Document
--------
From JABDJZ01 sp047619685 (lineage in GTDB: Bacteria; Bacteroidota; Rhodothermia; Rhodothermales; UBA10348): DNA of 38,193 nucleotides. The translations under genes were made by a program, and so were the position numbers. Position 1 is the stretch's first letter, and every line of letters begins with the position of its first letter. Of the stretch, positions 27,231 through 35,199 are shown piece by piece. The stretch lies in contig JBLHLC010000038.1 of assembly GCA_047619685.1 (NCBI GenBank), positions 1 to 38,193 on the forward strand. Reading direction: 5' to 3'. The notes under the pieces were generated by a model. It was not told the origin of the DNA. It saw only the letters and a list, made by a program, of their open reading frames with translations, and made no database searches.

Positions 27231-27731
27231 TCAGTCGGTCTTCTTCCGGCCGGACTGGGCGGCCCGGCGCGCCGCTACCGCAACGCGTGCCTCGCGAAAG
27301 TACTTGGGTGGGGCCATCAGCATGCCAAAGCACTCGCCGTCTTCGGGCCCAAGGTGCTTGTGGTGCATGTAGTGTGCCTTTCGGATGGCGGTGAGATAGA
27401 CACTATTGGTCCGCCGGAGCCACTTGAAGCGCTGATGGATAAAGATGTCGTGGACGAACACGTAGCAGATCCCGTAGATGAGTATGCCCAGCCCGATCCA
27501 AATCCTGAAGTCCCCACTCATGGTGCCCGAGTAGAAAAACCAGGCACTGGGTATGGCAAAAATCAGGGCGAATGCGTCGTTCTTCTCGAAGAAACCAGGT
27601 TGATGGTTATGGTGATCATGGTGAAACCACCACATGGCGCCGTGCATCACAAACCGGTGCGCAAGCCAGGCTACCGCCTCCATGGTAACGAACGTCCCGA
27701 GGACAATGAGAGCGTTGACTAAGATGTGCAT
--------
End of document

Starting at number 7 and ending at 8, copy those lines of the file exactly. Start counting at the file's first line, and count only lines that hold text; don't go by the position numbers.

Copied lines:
27601 TGATGGTTATGGTGATCATGGTGAAACCACCACATGGCGCCGTGCATCACAAACCGGTGCGCAAGCCAGGCTACCGCCTCCATGGTAACGAACGTCCCGA
27701 GGACAATGAGAGCGTTGACTAAGATGTGCAT